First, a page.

Star Wars: The Last Jedi – Film Review
Director: Rian Johnson
Cast: Mark Hamill, Carrie Fisher, Adam Driver
by Roger Crow
There was a time when the average gap between Star Wars movies was three years. But when Disney took over the franchise in 2012, they planned on releasing at least one sequel or spin-off movie a year. And with producer Kathleen Kennedy in charge, 2015’s The Force Awakens proved the franchise was in safe hands.
Now we have the eighth chapter in the saga (ninth if you count the sublime episode 3.5, Rogue One). And with JJ Abrams passing the baton to Looper’s Rian Johnson, we’re off on another dazzling adventure.
The opening space battle is pure Star Wars. Dizzying, thrilling and genuine cinematic magic accompanied by John Williams’ bombastic score. Seconds after the opening crawl, I have a big stupid grin as Rebels fight the bad guys; a familiar face pops up as an evil officer, and the whole thing slots together beautifully.
“Flex their acting muscles”
But that space battle is just the alluring doorway to one of the most complex, divisive and bold chapters in the saga. Safe to say The Last Jedi will leave die-hard fans emerging from the theatre processing what they’ve just seen.
Writer Rian Johnson takes the story to interesting places, although the script could have done with some polish. One scene involving a key character’s actions against insurmountable odds definitely needed rejecting at the script stage. Some force-related feats push things too far, and this one scene jumps the shark. Not that it ruins the film. You’re just left feeling a bit odd. Like ’What just happened?’ (You’ll know it when you see it).
The new cast we met in The Force Awakens feel a lot more at home here. Not that they did a bad job in TFA, but it’s good to see the likes of John Boyega, Daisy Ridley and Oscar Isaac given a chance to flex their acting muscles.
Kelly Marie Tran is fine as newcomer Rose, while Domhnall Gleeson, Gwendoline Christie and (CG) Andy Serkis are once more splendid as the new Imperial bad guys. Franchise newcomers Laura Dern and Benicio Del Toro also add depth to their roles.
Obviously given the passing of Carrie Fisher, the movie feels like a tribute in all the right places, but if the film belongs to anyone it’s Mark Hamill. The hermetic Luke Skywalker is now as weathered as the craggy island he calls home. (No Father Ted alas, but comedic alien nuns and a literal throwaway gag add light to the shade, along with the squawking (must-have toy-inspiring) Porgs.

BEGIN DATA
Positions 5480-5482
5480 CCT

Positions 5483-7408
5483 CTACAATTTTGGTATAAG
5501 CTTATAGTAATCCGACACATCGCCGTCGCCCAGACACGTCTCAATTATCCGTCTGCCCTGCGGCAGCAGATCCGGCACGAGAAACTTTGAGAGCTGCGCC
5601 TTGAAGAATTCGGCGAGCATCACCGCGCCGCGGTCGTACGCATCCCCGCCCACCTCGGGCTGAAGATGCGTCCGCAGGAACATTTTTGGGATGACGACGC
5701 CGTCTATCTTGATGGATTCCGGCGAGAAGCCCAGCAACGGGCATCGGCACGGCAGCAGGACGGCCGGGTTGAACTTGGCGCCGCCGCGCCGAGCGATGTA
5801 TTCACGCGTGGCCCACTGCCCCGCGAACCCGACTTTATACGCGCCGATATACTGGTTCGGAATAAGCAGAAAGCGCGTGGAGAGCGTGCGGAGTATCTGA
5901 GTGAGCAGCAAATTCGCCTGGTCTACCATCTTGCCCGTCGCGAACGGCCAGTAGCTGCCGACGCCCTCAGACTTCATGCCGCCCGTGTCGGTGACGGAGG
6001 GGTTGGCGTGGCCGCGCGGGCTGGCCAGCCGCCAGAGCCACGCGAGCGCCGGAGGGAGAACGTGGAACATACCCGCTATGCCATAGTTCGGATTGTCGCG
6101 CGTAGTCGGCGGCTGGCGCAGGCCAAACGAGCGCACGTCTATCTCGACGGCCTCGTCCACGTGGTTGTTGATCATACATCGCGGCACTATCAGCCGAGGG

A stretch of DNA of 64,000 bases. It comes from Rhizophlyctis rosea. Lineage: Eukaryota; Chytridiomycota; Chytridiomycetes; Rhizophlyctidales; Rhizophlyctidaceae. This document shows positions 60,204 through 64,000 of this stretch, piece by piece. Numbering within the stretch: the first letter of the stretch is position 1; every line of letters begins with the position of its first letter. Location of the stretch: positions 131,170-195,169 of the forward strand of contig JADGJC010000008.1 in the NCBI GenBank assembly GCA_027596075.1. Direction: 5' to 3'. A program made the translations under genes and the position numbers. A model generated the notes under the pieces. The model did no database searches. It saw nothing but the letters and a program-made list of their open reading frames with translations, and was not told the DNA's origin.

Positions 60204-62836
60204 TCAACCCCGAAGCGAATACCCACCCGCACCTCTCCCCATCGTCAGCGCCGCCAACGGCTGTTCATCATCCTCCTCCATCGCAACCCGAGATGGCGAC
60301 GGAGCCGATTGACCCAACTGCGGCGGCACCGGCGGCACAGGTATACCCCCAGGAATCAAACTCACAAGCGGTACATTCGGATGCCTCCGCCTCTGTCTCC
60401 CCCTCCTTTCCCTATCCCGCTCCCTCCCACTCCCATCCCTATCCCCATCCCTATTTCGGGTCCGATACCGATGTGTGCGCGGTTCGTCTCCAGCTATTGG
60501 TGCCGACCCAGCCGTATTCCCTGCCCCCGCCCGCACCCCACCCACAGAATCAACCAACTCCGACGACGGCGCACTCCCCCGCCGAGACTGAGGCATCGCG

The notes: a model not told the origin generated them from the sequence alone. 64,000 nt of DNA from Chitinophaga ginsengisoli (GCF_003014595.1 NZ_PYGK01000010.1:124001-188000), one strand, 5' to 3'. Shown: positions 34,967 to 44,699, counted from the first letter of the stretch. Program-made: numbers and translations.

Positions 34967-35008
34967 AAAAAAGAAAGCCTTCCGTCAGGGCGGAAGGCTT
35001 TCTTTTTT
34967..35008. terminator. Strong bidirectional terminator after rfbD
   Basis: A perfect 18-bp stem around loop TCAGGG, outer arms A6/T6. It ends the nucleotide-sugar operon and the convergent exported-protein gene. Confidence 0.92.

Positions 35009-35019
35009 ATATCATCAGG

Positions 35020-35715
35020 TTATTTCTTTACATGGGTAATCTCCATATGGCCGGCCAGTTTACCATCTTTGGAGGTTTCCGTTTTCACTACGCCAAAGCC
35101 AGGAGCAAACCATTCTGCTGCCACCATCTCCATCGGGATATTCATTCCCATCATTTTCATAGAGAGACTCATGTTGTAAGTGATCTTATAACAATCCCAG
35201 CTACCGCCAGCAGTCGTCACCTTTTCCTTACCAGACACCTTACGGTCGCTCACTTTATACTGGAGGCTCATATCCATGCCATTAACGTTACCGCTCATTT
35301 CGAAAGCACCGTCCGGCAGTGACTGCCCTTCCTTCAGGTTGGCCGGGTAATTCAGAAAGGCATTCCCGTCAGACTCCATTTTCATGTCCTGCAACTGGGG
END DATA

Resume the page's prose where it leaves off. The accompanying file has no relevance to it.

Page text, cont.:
Giving a terrific performance as the hero millions grew up with, to see Luke back in ‘action’ for the first time since 1983 is a treat fans never thought they’d witness. (There is a caveat to that, though this is a spoiler-free zone, so again, all will become clear). And while old beloved droids like C-3PO and R2-D2 are also back, BB-8 steals the film once more.
There are inevitable nods to The Empire Strikes Back, but at times it also feels like the first episode of the revamped Battlestar Galactica, with a touch of The Two Towers’ Helm’s Deep thrown in for good measure.
There’s also a low tech clunkiness to the props. Maybe it’s hi-def cameras showing more than film ever used to, but some gadgets and sets feel a bit Blue Peter. Then there is Snoke’s lair, a blood red screen which looks striking but temporary, like a stage set. And the Vegas-style Canto Bight features a few too many weird characters in the now obligatory cantina-style scene that adds colour to most SW movies.
As it’s the longest of the saga, my oft-repeated comment of ‘most movies being 20 minutes too long’ is completely on the money. The Last Jedi is still a compelling sci-fi adventure, but kids will be restless in the second act, and their parents nursing aching legs by the finale. (I staggered out of the midnight screening around 3am with hundreds of other bemused, thrilled fans).
So, The Last Jedi is a flawed but fascinating chapter which fails to match the dizzy heights of Rogue One (director Gareth Edwards has a cameo), but is still a must see on the big screen.
The 3D is pretty effective, the sound design excellent, and that shot of fighters soaring over salt flats, leaving scarlet scars in the earth is unforgettable.
Who knows what’s in store for Episode IX, but with JJ Abrams back at the helm, it should be much tighter than this ambitious curio.
The fact Rian Johnson is already prepping a new trilogy means anything now can and probably will happen in that galaxy far, far away.
images courtesy of Walt Disney Pictures